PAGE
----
Seen in these terms and against the background of historical influences and cultural interplay which links art by analogy to widely diversified aspects of the contemporary worldview, the situation of art has now become a situation in the process of
development. Far from being fully accounted for and catalogued, it deploys and poses problems in several dimensions. In short, it is an "open" situation, in movement. A work in progress.
In fact, a lot of Participation reads like a pre-history to the more gadget-driven, interactive, open source lifestyles we seem inextricably linked to today.

Perhaps what's noticeably missing from the contemporary versions of participatory art are the higher levels of political awareness needed to change the curve of culture. Activating a politically motivated artistic practice that shuns the gallery scene is one thing. Buying into (i.e. consuming) an alternative (DJ, hip-hop, street, online social networking) culture is another. It's true that buying into (i.e. paying for) something is a way to participate in that cultural experience. It's easy: put it on your credit card, then you'll really feel indebted to that fleeting cultural experience that you want to be a part of NOW so that you can continue to distract yourself from the necessity of saving the planet from its running-roughshod inhabitants! I guess you could call that kind of cultural experience a "commodity happening" (I like how that phrase plays with Kaprow's notion of the art happening but also plays with the idea of active consumption as an art form; for example, instead of a bumper sticker that says SHIT HAPPENS, how about one that simply makes it more personalized and verbal, as in COMMODITY HAPPENING).

But let me continue going all intellectual on you and share another snippet from the Participation book, this time from Jean-Luc Nancy on "The Inoperative Community" where he cautions against "the retrospective consciousness of the lost community":
[...]whether this consciousness conceives of itself as effectively retrospective or whether, disregarding the realities of the past, it constructs images of this past for the sake of an ideal or prospective vision. We should be suspicious of this consciousness first of all because it seems to have accompanied the Western world from its very beginnings: at every moment in history, the Occident has rendered itself to the nostalgia for a more archaic community that has disappeared, and to deploring a loss of familiarity, fraternity and conviviality [...]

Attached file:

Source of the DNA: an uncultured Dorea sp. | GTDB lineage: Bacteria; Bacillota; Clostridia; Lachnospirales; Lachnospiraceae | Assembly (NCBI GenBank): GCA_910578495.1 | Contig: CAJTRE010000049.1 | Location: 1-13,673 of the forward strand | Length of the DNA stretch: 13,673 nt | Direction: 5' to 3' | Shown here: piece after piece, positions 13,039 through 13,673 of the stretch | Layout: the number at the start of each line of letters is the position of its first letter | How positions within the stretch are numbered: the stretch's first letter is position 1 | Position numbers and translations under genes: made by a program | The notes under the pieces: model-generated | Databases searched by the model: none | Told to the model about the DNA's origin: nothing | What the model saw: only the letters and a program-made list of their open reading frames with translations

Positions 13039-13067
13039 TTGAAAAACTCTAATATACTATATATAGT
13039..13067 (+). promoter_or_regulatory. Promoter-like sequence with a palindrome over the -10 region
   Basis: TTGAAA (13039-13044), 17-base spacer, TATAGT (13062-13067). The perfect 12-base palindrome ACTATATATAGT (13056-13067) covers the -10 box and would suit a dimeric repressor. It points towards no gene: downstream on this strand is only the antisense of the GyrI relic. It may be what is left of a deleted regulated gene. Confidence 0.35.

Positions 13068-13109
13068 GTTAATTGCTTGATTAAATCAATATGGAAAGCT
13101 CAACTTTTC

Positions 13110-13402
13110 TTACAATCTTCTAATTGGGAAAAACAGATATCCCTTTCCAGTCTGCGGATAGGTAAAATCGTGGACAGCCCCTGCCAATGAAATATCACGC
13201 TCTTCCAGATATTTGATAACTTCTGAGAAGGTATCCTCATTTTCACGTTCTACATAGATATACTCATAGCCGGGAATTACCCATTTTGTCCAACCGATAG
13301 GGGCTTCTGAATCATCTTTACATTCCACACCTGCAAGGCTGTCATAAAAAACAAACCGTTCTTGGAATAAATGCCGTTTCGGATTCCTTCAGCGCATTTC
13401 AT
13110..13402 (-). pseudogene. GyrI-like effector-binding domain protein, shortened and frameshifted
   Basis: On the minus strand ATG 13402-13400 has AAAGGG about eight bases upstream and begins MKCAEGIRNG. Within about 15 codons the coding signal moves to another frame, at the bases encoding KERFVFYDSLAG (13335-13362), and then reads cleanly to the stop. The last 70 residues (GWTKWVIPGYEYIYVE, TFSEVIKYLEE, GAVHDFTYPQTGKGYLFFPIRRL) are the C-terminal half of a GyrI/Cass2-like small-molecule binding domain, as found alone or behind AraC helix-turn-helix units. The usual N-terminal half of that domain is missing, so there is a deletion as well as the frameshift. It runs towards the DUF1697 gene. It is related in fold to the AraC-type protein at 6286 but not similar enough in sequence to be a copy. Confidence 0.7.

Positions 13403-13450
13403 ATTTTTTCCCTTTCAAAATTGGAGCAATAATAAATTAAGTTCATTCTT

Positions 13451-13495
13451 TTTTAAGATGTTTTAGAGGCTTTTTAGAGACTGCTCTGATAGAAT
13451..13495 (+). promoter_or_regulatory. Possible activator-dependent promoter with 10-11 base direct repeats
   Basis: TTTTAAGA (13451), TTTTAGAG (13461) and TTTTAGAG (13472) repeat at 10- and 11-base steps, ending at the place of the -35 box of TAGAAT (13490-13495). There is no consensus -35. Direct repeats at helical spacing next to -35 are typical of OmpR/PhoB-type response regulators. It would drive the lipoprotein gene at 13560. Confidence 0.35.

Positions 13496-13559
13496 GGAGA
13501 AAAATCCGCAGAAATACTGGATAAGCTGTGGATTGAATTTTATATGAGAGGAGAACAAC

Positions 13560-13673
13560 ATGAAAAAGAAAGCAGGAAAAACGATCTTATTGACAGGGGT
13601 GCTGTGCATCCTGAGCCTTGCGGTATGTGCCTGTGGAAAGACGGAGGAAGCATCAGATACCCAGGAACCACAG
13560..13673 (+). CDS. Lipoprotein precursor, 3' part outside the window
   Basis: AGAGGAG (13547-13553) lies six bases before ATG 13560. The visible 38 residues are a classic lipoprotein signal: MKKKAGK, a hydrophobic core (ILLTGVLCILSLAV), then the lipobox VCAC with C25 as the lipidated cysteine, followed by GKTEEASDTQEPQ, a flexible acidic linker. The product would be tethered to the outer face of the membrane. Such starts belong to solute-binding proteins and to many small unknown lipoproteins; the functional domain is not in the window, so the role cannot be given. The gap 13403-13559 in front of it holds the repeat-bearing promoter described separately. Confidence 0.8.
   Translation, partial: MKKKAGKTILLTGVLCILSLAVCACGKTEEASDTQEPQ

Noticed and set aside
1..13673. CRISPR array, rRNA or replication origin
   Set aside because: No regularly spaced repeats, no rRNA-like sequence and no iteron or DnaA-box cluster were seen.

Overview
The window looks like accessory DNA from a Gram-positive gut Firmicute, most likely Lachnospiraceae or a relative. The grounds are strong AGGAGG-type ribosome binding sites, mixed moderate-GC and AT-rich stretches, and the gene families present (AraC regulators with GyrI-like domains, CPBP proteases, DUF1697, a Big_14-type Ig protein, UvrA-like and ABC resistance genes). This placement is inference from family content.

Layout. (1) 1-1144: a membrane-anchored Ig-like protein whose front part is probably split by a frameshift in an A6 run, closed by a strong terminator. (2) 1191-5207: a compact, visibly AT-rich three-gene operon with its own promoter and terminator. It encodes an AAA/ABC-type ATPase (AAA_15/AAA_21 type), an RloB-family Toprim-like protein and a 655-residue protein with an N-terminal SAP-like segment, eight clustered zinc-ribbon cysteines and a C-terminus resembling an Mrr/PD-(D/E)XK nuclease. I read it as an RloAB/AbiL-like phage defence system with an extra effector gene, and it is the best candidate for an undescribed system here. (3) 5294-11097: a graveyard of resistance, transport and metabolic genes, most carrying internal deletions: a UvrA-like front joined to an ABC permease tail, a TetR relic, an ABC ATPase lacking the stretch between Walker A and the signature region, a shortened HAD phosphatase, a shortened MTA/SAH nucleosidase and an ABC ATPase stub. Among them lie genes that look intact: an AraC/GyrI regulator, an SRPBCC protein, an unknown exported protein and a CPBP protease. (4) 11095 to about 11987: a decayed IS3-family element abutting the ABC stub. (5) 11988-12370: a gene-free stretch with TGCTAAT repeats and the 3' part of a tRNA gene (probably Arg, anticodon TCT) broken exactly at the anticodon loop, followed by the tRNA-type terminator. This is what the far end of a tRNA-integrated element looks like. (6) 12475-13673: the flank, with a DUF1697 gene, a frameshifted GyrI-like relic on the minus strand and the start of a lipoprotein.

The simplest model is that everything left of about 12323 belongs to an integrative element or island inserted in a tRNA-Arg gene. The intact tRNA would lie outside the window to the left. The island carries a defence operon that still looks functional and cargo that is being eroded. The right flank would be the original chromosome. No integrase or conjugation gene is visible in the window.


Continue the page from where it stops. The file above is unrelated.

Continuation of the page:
What we have come to realize, is that this nostalgic harkening back to some kind of original community is fueled by a myth-making apparatus that plays to our sentimental need for something "real" that totally holds together for us. As if some kind of originary "real" were ever there for us to feel nostalgic about in the first place. Very modern in practice and philosophy, but not very useful. Instead, we forge ahead and innovate new ways to participate in the culture we are part of (here's a new title for an artwork or conference paper: "Paypal and the Coming Community?").

For me, the next instance of artistic output/outcome in the participatory economy will evolve around a trip next month to South Beach, the very place I was born (yes, South Beach). No doubt I'll have plenty of opportunities to buy into contemporary multi-culture like never before. It will no longer be the world of Saturday Night Fever, gambling, 100% Columbian Gold, and symbolically purchased Black Power Afro Picks. It will be something else altogether new, and all of it, memories of the past, remixed with experiences of the present as well as sci-fi projections into the immediate future becoming something unreal as if it were happening now, will just be more source material for the live-wire remixologist to concoct into some fresh spin on the scene he is definitely a part of.

Hey -- guess what? It must be Super Bowl Sunday, and all the world is gorging on images of Miami.

The Mother-City giving birth to yet more meta-history on the horizon ...